Tag Archives: Douglas Adams

Looking Like Old Times?

While looking through one of the History Roundups over at the Beachcombing’s Bizarre History Blog (History Roundup #183 to be precise), I came across an article concerning a book that discusses how a society consisting of a number of countries all interconnected by diplomacy, commerce, and military alliances could be brought down by changes in the climate, pressure on agricultural resources, masses of refugees, and outside aggressors.

No, this wasn’t one of those books like Thom Hartmann’s “The Crash of 2016” concerning a possible economic disaster of epic proportions, nor is it a book set in the near future.  This book is “1177 BC: The Year Civilization Ended” by Eric H. Cline, and it describes the circumstances that brought about the near-simultaneous collapse of the Assyrians, Babylonians, Hittites, Mycenaean Greeks, and other societies in the late Bronze Age.

The fact that the description of the book’s thesis sounds so familiar to us is exactly the point that Cline is trying to make.  We may be heading down a similar path as Cline feels that there are similarities between modern Western civilization and the network of societies in that era.  I haven’t read the book yet, so I don’t know if Cline believes that we can prevent this fate or if it is inevitable.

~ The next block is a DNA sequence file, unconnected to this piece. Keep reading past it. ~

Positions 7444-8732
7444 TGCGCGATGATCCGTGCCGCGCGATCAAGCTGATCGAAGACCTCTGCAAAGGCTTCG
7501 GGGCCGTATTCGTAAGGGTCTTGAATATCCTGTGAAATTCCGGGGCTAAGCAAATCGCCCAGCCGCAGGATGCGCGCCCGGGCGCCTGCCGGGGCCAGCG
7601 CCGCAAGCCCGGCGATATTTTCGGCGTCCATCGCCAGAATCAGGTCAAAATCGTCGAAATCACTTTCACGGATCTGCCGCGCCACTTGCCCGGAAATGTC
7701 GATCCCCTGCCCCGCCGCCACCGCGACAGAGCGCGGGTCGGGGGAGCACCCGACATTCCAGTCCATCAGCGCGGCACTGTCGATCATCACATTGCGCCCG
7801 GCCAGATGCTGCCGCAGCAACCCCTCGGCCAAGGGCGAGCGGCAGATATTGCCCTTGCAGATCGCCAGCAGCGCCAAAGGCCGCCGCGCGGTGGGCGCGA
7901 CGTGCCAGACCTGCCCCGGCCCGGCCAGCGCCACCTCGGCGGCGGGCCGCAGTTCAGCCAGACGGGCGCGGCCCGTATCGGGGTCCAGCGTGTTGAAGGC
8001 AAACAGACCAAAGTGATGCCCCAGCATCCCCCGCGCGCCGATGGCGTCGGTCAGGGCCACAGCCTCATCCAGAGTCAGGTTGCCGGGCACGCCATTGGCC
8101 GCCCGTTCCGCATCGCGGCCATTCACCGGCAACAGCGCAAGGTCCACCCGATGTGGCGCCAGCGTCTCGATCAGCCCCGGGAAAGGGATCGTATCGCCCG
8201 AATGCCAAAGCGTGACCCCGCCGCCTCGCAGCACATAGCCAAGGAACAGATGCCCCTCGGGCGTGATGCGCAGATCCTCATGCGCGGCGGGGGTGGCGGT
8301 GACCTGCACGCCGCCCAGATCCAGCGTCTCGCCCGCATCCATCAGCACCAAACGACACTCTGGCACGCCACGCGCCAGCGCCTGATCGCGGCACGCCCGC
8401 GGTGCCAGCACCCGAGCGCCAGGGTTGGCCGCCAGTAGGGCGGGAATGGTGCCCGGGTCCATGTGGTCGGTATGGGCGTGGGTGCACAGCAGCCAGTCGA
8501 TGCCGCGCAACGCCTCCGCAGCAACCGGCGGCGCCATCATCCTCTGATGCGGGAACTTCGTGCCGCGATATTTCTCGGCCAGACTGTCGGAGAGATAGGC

I suspect that it is likely an inevitable fate.  As Douglas Adams once observed, “Human beings, who are almost unique in having the ability to learn from the experience of others, are also remarkable for their apparent disinclination to do so.”  But, it could be argued that we have a few more tricks up our sleeves than the folks in the Bronze Age did, so we might be able to avert this disaster.

Is Cline on the right track, or is he finding similarities between our era and those days that don’t really exist?  If he is right, are we capable of avoiding the kind of catastrophe that befell those ancient societies?

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